beorna is offline  
Old November 6th, 2012, 02:07 PM   #25

Black Dog's Avatar
Idiot of the year 2013
 
Joined: Mar 2008
From: Damned England
Posts: 9,970
Blog Entries: 2

Quote:
What happened in germany can happen everywhere, it is in all of us.
Agreed. One of the most unsavoury aspects of humans is that they could even justify it "next time" or claim that this time is "not the same".

I don't agree that most people are capable of deliberately killing, even to defend themselves. Most people "flight" not "fight".
Black Dog is offline  
Old November 6th, 2012, 02:23 PM   #26
Historian
 
Joined: Jan 2010
From: -
Posts: 17,473

Quote:
Originally Posted by Black Dog View Post
Agreed. One of the most unsavoury aspects of humans is that they could even justify it "next time" or claim that this time is "not the same".
Thanks

Quote:
Originally Posted by Black Dog View Post
I don't agree that most people are capable of deliberately killing, even to defend themselves. Most people "flight" not "fight".
Very difficult to say. If people have the choice to flee, probably you are correct. If they are subjected to group dynamics this is perhaps much more difficult.
beorna is offline  
Old November 6th, 2012, 05:07 PM   #27

Koko the Monkey's Avatar
Academician
 
Joined: Nov 2012
Posts: 99

Quote:
Originally Posted by beorna View Post
I don't like the terms "ordenary" or "average" german in this context, because we had it in these forum already, some use it to blame all germans, to show that it is a german gene or character fault. The term itself is not that wrong, if we accept, that you don't have to be a psychopathic monster to commit crimes. Bluehawk said it correct, people must be trained not to kill. War, hate and murder are not an exception in mankind's history, but the rule.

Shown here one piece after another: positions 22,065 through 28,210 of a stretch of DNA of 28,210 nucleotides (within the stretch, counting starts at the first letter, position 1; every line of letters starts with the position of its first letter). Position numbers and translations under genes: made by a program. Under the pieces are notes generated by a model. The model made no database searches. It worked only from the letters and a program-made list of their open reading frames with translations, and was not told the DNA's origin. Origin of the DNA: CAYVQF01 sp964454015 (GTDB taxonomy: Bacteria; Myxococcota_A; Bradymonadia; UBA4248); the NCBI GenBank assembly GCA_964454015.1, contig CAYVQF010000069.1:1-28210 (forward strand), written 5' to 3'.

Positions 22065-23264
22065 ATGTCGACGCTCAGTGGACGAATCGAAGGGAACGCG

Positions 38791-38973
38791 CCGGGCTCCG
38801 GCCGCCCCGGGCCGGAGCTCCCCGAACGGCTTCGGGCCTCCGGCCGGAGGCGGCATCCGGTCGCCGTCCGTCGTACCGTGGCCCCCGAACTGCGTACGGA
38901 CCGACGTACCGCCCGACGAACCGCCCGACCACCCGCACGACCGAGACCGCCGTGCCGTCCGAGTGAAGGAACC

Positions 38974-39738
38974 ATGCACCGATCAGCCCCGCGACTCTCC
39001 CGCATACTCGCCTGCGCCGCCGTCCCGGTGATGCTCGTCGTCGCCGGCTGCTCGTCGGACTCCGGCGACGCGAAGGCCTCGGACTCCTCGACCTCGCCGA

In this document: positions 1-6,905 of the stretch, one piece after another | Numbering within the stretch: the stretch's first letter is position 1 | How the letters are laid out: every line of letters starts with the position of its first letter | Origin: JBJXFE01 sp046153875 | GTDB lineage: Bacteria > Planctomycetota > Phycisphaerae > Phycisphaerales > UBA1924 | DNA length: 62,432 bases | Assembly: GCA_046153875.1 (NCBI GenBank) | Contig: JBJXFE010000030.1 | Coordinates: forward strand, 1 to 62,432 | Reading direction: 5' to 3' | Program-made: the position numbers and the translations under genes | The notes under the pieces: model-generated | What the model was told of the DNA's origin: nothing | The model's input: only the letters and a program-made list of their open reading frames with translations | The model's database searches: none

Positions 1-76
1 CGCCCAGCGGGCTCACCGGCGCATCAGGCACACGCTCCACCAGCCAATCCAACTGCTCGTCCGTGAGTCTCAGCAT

What happened in germany can happen everywhere, it is in all of us. That it happened in Germany had some special reasons. Anti-semitism is just one reason for it, but anti-semitism was nearly everywhere, even worse in other countries. But this would lead to much away from the thread.

So in general one can say, that the vast majority felt to be in a fight to protect germany of jews and communists. When soldiers saw the murders in the east, they recognized it of course, but put it into their frame of reference and in this frame "the Soviet" was brutal, too. They had to do their job and to survive. That was, what was important for them. When it went back and the closer it came to the border of the reich it was a struggle for the own survival and those of their families. Jews and others had again no place in their frame.
I understand what you are saying, but I'm not sure that I could agree with you. It was indifference that allowed the Holocaust to happen, which as we saw throughout the war, was a German trait. The crimes committed by Germans and those by its allies have completely different characters. To start with, Germany's extermination campaign was carried out in a totally dehumanized manner, allowing most of its perpetrators to kill large amounts of people without emotion. German murderers were just "doing their job" for the most part (except for a few psychos who truly enjoyed killing).